Studio: international art — 77.1919

Page: 84
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Historical subjects were numerous, many
serving as an illustration, while others
gave a new interpretation to traditions and
historical incidents. Typical examples
were Matsuoka-Eikyu's two panels. Shelter
from Rain and The Visit, Tsutaya-Ryuko's
Morning in a Buddhist Temple, Kawai-
Eichu’s set of panels illustrating The Tale
of Hanasaka-jiji (a virtuous old man who
caused untimely flowers to bloom by
sprinkling ashes), and Koyama-Eitatsu's
painting of Ii Naomasa and his men at the
famous Battle of Seki-gahara, practically
the only war picture in the exhibition.

On the whole, the paintings in the
Japanese style showed a growing tendency
to be decorative, alike in composition and
in colour-scheme, whatever the nature of
the subject. At the same time there was
evidence of a strong tendency to be realis-
tic, to grasp and represent reality in its
native state. This effort has naturally led
many artists to discard linear expression,
though lines have long constituted the
essential part of Japanese painting, and to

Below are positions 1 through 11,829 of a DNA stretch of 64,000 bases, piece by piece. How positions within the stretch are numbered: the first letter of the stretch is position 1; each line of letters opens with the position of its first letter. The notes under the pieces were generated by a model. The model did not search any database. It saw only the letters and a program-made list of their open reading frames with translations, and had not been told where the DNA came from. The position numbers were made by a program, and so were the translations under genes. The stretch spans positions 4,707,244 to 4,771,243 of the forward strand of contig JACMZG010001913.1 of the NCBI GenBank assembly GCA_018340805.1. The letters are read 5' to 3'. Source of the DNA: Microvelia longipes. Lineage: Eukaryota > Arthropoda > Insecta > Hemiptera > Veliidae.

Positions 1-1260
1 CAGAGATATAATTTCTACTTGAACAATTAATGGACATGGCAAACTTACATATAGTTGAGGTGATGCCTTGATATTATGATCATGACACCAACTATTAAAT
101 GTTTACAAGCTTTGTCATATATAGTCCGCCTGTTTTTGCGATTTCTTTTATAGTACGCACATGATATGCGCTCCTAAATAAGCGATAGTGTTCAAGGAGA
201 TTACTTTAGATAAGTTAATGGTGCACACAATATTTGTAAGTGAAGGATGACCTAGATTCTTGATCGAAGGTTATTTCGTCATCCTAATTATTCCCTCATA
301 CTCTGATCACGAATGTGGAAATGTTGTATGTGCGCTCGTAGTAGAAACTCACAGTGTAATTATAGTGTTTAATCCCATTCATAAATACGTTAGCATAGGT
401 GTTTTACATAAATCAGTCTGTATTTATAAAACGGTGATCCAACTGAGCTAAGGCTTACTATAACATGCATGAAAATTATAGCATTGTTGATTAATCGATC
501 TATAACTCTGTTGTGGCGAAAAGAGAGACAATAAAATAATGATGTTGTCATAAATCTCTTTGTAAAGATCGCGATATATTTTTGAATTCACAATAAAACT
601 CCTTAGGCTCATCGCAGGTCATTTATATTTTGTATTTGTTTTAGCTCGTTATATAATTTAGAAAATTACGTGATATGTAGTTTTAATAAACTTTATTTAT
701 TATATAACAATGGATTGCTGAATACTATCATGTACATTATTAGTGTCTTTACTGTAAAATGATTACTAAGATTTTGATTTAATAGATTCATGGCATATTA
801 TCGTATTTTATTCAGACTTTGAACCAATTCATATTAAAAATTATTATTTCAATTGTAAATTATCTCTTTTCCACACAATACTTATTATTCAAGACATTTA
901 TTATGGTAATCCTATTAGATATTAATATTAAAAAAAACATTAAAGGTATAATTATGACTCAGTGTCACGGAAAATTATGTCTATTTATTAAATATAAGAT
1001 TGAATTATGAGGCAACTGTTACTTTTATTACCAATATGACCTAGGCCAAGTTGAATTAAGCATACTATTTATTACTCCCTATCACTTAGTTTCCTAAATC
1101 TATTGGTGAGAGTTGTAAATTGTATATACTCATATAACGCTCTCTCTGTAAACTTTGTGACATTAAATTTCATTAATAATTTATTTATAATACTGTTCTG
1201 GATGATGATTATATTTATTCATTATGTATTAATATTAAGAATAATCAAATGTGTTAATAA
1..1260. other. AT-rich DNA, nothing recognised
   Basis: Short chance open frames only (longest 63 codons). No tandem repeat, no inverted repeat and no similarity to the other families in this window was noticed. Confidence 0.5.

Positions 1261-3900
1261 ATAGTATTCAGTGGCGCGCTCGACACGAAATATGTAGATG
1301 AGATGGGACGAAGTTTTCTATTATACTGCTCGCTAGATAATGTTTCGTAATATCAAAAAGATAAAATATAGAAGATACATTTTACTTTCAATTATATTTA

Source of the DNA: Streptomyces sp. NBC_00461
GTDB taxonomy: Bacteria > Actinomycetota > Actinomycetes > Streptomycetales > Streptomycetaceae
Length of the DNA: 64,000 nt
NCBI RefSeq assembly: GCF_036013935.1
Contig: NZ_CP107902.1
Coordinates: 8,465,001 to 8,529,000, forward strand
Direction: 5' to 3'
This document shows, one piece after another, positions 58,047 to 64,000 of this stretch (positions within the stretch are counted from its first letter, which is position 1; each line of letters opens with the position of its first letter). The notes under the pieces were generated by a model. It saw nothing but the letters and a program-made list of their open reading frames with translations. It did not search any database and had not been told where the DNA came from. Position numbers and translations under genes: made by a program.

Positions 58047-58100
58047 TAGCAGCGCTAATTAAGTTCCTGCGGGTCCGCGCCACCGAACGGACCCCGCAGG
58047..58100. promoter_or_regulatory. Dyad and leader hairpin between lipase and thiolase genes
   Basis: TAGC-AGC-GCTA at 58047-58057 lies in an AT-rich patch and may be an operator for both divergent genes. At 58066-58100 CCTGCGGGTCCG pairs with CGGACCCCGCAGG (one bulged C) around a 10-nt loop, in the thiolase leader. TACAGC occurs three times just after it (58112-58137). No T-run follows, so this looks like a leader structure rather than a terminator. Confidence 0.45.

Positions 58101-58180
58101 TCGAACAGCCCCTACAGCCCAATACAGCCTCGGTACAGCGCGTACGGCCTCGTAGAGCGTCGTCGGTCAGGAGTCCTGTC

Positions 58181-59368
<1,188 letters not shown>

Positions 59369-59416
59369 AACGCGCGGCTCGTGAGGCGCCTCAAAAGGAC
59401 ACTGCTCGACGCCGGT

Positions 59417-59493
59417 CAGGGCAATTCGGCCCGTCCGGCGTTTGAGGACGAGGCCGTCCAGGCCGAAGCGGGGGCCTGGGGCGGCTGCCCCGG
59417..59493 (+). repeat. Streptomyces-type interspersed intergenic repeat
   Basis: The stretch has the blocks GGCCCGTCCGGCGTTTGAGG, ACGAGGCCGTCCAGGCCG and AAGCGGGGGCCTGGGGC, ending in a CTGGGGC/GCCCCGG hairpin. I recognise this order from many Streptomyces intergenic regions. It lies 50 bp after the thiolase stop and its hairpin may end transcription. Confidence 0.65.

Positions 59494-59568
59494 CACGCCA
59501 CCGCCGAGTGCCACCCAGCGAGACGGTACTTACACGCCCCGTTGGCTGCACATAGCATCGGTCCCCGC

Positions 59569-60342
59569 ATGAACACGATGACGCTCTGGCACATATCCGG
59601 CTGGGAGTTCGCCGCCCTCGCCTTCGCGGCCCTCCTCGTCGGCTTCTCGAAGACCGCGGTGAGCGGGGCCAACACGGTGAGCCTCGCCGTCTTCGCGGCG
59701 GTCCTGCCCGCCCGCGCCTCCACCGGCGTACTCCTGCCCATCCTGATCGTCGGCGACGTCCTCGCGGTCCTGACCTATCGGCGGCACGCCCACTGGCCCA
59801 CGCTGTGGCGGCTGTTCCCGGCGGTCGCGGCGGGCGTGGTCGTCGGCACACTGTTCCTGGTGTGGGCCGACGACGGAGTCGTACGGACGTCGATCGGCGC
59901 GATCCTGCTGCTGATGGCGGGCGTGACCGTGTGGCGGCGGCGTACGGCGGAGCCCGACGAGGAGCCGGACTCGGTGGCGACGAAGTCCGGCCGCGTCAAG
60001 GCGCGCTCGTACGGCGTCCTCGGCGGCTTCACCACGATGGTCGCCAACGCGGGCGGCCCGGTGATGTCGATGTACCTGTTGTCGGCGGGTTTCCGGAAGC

express themselves in colour. In many
instances these paintings bear a close
resemblance to European paintings, not
so much in technique as in the effect, a
closer observation of light and shade being
made. In modes of expression, at least,
they reflect the spirit of the age; not
satisfied with the old traditional way, the
artists strive to be new—in observation, in
interpretation, and in execution. What-


ever the means of expression chosen, there
is an ever-growing tendency to emphasize
the importance of expressing moods. They
seek to infuse into their work something
personal, something precious, something
that lies beyond material objects. Conse-
quently, there is an increasing conscious-
ness of a need of a higher culture for the
students of art. There is a general cry
for paintings which reflect and fathom
some great idea, and which appeal to the
very core of our beings. Already there
are some who are responding to this cry,
while others are beginning to awaken to
the consciousness of a new mission in art.
Upon them rests the grave responsibility
for the elevation and future development
of Japanese art. a Harada-Jiro


A Special Number of The Studio has
just been issued dealing with the work of
the Early English Water-Colour Painters.
The illustrations have been selected from
the superb collection of drawings recently
exhibited at Messrs. Agnew’s Galleries,
and include reproductions of twenty-four
water-colours by Turner, nine of them in
facsimile colours. a 0 a a

Modern Lithography and Wood-engrav-
ing (English and French) will form the
subject of the next Special Number, to be
published early in October. It will be
copiously illustrated, a a a a
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